The other side:

The Cactus Zinnias are in yellow, pink, purple and salmon. Misty pink flowers are from Muhly Grass (Muhlbergia capillaris).

Thank you to Cathy at http://www.ramblinginthegarden.wordpress.com for hosting. To see more vases follow the link.

Happy Gardening..

In a Vase on Monday – Gloom Buster

Gloomy is not usually a term I associate with the “dry season” in South Florida. It has been raining and overcast since the middle of last week. We Floridians are addicted to sunshine. The garden is clearly enjoying the rain and hopefully the good plants will absorb more than the weeds. Though I can see the cool season weeds germinating wantonly as I dodge the raindrops walking my greyhounds.

Our moods, needing improvement with some floral friends made me search high and low from the safety of my covered porches to spy some colorful and hopefully a little bit tropical flowers to grace my vase this Monday. All of the components of this vase were cut within a mad dash from our doors.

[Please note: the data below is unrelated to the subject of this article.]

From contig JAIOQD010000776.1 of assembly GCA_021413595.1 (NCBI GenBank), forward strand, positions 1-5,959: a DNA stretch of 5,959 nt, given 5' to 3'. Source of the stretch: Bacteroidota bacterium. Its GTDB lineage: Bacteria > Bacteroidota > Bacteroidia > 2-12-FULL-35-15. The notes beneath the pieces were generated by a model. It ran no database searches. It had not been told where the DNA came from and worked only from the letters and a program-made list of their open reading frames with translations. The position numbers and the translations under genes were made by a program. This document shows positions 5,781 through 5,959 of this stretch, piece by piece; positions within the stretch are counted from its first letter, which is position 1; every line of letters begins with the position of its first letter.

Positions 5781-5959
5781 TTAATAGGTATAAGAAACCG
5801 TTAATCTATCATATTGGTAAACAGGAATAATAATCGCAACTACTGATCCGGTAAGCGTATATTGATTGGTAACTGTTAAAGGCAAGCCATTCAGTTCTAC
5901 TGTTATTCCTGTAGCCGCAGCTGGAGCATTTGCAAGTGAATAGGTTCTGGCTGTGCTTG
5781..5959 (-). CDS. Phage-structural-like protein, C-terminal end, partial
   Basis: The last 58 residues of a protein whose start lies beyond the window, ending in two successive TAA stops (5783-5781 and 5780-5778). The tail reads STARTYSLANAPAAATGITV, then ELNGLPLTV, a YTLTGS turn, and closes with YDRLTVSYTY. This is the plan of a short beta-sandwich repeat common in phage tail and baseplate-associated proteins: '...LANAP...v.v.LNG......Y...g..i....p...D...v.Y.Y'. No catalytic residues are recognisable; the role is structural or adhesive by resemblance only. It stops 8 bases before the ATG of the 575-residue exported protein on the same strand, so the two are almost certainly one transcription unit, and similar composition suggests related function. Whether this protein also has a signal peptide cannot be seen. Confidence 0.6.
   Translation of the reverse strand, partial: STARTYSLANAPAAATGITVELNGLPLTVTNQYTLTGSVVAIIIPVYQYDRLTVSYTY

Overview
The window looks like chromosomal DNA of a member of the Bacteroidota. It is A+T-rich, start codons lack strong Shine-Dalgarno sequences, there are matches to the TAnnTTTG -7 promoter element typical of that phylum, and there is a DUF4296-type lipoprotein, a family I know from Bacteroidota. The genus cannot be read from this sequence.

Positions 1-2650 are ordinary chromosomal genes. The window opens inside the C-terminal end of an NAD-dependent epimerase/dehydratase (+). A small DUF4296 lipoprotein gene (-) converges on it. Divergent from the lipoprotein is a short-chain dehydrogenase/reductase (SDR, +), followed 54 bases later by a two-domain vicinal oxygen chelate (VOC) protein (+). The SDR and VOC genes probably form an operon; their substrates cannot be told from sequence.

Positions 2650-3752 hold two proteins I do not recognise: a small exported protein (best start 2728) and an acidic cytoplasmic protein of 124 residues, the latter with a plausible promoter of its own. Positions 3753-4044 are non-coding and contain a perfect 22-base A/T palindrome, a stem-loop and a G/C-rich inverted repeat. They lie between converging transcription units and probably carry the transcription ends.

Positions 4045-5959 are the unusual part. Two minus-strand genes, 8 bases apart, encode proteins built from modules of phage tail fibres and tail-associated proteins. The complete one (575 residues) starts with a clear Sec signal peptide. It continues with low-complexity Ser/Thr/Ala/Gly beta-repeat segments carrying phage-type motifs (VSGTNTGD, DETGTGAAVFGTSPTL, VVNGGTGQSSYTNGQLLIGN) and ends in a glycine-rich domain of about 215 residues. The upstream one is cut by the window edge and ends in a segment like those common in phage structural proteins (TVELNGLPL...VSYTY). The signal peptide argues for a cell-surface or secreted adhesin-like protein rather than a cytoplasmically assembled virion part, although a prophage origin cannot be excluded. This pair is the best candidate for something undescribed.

Another view:

Some closer views:

Purple berries are Beautyberry (Calliocarpa americana) – planted by the porch to deter mosquitoes. I think it works. Though I have no comparison. Pink cloverish flowers, some free Globe Amaranth I grew from seed I got from Etsy. Fun, but, yeah looks like clover and is a wimpy color. Not a big fan of pale pink. Darker pink wooly worms, Dwarf Chenille Plant (Acalphya pendula), just tropical fun and a great cut flower. Orange flowers, Firebush (Hamelia patens) grows near front and back doors and a perennial (ha) favorite.

White flowers are from Bridal Bouquet Frangipani (Plumeria pudica). These are slowing down though some consider them evergreen, I do not. Enjoying the slightly fragrant flowers til the bitter end (winter 2022?). Purple foliage is Alternanthera “not sure which one”